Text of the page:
In high school, my indoor track coach always told our team to “get out of your comfort zones!” This valuable mental toughness training always reminded us that racing is certainly not comfortable…
Ain’t nobody clipping me at the line!
And over the years, my ability to hone mental toughness into a skill to be used at will became easier and easier.
In the beginning, it wasn’t that way:
- I sandbagged workouts just because I didn’t feel good
- I “settled” on placing 2nd or 3rd in races because I was afraid to believe in myself
- I’ve even dropped out of races for no good reason other than my head wasn’t in the right place
Even now, I have experiences that shake my sense of self-belief.
In 2015, I DNF’d an ultramarathon (my first and only attempt).
In 2019, I was disqualified for cutting the course (by accident) of a trail race.
These experiences shook my self-confidence and made me question whether or not I even possessed any mental toughness.
But I soon realized that I wasn’t approaching mental toughness in the right way. It’s not an issue of whether you “have it” or “don’t have it” – it’s an issue of, “are you working on it?”
That’s because mental toughness training is an ongoing practice that must be cultivated over time.
You’re never “done” with developing this valuable mental skill – just like you’re never “done” with workouts, long runs, or recovery runs as a runner.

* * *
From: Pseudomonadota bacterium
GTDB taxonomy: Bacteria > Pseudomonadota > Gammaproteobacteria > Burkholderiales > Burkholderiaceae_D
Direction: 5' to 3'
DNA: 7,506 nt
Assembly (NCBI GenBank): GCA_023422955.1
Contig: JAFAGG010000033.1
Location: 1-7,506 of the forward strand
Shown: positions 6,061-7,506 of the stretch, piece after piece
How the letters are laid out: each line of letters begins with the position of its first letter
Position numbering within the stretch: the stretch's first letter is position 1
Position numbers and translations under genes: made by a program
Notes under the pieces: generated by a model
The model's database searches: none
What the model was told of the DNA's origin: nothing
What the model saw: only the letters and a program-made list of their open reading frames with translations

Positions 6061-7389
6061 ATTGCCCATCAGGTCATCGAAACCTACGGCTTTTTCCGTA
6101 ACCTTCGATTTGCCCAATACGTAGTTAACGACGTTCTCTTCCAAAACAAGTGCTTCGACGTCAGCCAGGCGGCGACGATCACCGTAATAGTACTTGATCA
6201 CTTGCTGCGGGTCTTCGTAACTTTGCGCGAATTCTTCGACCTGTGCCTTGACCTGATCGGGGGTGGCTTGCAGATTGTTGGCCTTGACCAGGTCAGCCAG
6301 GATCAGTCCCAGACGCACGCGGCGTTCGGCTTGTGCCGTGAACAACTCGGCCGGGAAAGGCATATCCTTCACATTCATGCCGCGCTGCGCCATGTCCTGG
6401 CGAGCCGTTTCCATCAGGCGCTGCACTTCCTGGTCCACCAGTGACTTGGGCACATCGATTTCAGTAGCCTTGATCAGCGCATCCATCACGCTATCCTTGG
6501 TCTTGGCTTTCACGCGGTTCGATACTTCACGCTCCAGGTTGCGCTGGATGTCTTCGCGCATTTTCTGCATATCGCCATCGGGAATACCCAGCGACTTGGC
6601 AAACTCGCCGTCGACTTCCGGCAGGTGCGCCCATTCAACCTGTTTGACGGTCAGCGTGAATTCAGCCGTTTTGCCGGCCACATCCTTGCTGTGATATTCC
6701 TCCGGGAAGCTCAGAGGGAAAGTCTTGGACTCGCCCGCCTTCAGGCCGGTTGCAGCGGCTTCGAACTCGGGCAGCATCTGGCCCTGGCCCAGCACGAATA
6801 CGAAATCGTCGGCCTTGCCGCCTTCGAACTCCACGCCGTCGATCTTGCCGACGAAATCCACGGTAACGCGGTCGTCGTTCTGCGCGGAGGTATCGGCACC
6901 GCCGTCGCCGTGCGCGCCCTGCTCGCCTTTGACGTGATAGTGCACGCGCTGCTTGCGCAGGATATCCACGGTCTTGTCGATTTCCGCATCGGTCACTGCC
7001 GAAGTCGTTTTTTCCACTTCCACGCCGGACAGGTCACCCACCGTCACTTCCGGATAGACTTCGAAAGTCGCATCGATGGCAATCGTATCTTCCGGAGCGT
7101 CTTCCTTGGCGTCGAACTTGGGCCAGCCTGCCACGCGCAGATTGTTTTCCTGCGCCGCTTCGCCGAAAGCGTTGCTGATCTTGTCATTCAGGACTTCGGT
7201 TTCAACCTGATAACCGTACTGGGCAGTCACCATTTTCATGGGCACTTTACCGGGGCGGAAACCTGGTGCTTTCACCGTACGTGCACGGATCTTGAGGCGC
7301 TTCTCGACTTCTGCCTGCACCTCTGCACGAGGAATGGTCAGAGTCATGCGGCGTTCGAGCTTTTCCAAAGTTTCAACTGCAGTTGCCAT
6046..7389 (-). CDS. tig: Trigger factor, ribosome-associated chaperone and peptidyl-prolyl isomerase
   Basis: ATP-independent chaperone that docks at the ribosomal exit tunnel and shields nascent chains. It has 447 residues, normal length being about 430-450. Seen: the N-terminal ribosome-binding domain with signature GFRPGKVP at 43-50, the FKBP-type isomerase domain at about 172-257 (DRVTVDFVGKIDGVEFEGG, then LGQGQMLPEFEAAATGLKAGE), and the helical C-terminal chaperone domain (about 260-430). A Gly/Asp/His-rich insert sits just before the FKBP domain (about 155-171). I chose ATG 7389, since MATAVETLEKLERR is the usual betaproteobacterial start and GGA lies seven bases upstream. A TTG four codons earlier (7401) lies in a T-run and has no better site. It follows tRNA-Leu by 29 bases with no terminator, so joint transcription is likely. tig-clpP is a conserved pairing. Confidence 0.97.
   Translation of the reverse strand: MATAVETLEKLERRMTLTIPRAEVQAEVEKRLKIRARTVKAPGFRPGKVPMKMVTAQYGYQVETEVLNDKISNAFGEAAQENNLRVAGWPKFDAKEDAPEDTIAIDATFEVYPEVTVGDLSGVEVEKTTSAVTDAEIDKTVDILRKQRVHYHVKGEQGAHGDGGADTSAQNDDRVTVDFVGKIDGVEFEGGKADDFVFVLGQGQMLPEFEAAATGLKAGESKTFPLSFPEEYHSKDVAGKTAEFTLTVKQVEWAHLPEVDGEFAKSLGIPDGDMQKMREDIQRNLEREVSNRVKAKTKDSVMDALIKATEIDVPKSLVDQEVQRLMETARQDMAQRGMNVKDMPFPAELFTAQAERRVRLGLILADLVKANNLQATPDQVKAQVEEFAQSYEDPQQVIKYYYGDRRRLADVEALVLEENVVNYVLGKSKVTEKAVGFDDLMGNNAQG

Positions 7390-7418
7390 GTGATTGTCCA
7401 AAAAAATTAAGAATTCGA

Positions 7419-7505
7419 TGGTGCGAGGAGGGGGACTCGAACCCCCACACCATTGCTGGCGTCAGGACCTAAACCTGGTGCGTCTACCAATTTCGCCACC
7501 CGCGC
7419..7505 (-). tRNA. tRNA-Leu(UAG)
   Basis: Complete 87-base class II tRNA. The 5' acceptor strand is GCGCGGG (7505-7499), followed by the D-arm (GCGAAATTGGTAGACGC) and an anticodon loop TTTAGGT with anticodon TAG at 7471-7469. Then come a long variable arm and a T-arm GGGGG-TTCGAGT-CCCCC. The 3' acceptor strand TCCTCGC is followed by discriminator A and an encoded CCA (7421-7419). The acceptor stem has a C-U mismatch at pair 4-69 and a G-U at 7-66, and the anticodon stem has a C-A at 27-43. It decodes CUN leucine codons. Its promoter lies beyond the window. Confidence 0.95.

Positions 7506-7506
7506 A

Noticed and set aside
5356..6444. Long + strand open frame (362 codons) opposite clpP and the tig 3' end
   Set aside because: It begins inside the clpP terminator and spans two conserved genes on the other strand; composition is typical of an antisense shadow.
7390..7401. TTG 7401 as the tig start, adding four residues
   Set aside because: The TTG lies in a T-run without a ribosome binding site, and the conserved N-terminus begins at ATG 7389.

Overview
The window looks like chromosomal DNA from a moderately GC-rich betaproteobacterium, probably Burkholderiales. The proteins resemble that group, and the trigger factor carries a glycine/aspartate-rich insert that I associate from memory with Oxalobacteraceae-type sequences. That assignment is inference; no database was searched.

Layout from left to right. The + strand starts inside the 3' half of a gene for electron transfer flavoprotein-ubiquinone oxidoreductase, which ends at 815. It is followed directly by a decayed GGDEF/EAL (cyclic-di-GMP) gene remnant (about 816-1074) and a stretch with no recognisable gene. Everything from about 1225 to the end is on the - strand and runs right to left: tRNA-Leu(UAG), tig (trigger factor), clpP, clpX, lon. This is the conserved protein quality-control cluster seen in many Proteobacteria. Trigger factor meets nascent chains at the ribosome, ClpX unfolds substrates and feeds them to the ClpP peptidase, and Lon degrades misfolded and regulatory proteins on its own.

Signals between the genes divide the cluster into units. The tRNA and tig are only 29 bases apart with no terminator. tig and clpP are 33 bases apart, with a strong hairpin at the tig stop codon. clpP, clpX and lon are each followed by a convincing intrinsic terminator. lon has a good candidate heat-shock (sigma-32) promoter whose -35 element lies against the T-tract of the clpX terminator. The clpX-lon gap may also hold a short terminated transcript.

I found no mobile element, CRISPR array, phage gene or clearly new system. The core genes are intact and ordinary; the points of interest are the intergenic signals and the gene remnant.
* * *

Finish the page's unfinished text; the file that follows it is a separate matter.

What is Mental Toughness?
There are many definitions of mental toughness. But let’s keep things simple.
Our definition is:
Mental toughness is a skill that allows runners to stay positive and run at a peak performance level without succumbing to fear, discomfort, humiliation, or failure.
Let’s break this definition down to truly understand this valuable component of performance psychology.
We define mental toughness as a skill because it’s something that you can improve – it’s learnable. It’s not a static thing like your height – it can grow or wither depending on your training.
Second, we recognize that “toughness” is really “positivity.” It’s an undying belief in your ability, a positive voice that encourages you to give your best effort despite setbacks. Staying positive is a central element of mental toughness and it means that the little voice in your head is your cheerleader, not your critic.
Finally, our definition of mental toughness is focused on performance. We’re not talking about grimacing, clenching your teeth, or beating your chest before or during a race. That’s not real toughness.
Real toughness is the ability to stay mentally engaged with a race and give it your all even if you miss a water cup, have a mile split that’s too slow or too fast, or the weather isn’t ideal.
Mental toughness allows you to be the eye of the storm: an oasis of calm in a sea of chaos.
No matter what’s going on around you – a packed corral, drizzling rain, or not hitting the right split at mile 1 – you’re going to stay positive, proactive, and focused on producing a peak performance for yourself.
Runners without a high level of mental toughness succumb to distraction, imperfect race conditions, inconvenience, and discomfort.
But not a mentally fit athlete. Not you.
How to Build Mental Toughness
There are many ways to incorporate mental toughness training into your running. Today, let’s focus on two:
- Practicing Acceptance
Let’s start with your training.
Mental Strength Flows From Physical Strength
It’s impossible to develop any mental skill in a vacuum. You can’t sit in your bedroom and visualize your way to being mentally tough.